Retail mobile innovation soars: 3 reasons AR apps may yield CX success

By Jasmine Henry

| Retail

Smartphone featuring an AR app in a retail store.
Bigstock

Executives in the retail industry face serious pressure to deliver on mobile innovation. Redefining the customer experience (CX) isn’t optional in today’s fast-changing marketplace of mobile consumers. STORES Magazine Editor Susan Reda recently described 2018 as one of the most transformative periods of retail she had experienced in decades in an article featured on NRF’s website.

Retailers who use mobile to improve in-store experiences are projected to achieve 146 percent sales growth in 2018, according to Business Wire. Simultaneously, 75 percent of respondents said they do not have the right mobile apps in place. Though it may be clear that development is a priority in 2018, there’s less certainty about which retail mobile innovations are worth investment.

Forbes reports that 69 percent of customers expect augmented reality (AR) apps from retailers in the next six months. From customer satisfaction to individualization, there are multiple reasons augmented reality apps may offer high returns on mobile innovation investments this year.

1. AR provides product education

The most common reason 60 percent of customers use smartphones in stores, per Retail Dive, is researching product and pricing information. AR can enable easier access to the information customers are already seeking. Not only is this convenient, it’s an opportunity to win customer loyalty with product education.

British retailer Tesco has spent the last three years testing and improving its Discover app. Customers can scan products in the store to quickly identify which groceries meet their requirements for price and nutrition and access product suggestions. With the help of IBM, Tesco is working to perfect in-app product identification for immersive in-store AR without RFID.

2. AR enables one-to-one personalization

While organizations realize the value of ultra-personalized experiences, many are struggling to deliver individualized experiences due to barriers that are both technical — poor data centralization and the continued use of legacy technologies — and cultural. Just 35 percent of organizations have achieved true personalization or are experimenting with it, according to BCG.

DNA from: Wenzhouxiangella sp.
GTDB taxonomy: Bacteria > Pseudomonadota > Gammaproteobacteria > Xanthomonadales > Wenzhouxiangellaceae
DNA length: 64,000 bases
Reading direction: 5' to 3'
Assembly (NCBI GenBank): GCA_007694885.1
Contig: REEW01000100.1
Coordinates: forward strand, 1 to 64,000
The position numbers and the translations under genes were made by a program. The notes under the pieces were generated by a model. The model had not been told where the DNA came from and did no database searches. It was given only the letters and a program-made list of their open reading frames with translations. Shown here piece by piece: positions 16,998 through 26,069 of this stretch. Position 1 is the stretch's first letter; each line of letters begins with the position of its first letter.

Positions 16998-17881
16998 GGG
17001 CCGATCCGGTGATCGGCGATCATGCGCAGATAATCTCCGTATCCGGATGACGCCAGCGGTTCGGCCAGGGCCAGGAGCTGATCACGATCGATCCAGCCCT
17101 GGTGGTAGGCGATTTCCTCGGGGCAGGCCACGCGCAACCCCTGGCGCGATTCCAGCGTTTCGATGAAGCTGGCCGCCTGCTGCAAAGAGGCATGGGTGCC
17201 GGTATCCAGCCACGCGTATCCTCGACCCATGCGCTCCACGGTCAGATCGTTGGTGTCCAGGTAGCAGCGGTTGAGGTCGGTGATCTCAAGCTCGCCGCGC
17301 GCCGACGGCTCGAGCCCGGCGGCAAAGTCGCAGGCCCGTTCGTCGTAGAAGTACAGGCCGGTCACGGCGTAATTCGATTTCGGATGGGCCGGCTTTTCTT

AR apps can enable retailers to deploy shopper-driven, individualized in-store experiences. Last year, Sephora launched two Beauty TIP Workshops that allow customers to browse RFID-enabled displays and test products in AR. The brand’s Virtual Artist app also allows customers to virtually try products on their selfies or get product recommendations by scanning RFID displays in the store.

3. AR drives customer satisfaction

AR guides customers to make the right choices by providing full product knowledge, real-time product availability and smart recommendations. These augmented in-store experiences can drive returns on customer satisfaction and loyalty.

Luxury fashion retailer Rebecca Minkoff is partnered with Zeekit, allowing customers to try on the brand’s clothes in-store, at home, or at Fashion Week shows in New York. The technology can “make a very accurate estimate” of customer measurements, Operations Manager Samantha Kufield tells The Eagle, allowing customers to select the right size without stepping foot into a physical dressing room.

Home Depot, Lowe’s, Ikea and Anthropologie are four examples of home-focused retail brands offering AR apps for previewing how furniture and other products would look in the customer’s home.

Are AR apps a necessary mobile innovation for 2018?

As retail mobile innovations remain at peak levels, there’s a lot of potential for brands that use AR apps in-store to drive individualized experiences, product recommendations or customer education. Successful case studies from grocery, home and fashion retailers can further boost confidence in AR investments.

But while AR can yield remarkable returns on CX, there’s no need to force it. An app must fit naturally into the customer journey to produce notable benefits, reports Retail Dive — and remember, few customers are going to eschew a store simply because they don’t offer VR experiences.

Written By

Jasmine Henry

Jasmine E. Henry, MS

Jasmine is a commentator on emerging technology and freelance writer in the greater Seattle area. With a professional background in analytics, big data, mobility, and security that spans both the for-profit and government sectors, her professional interests include artificial intelligence…

Other Articles by Jasmine Henry
See All Posts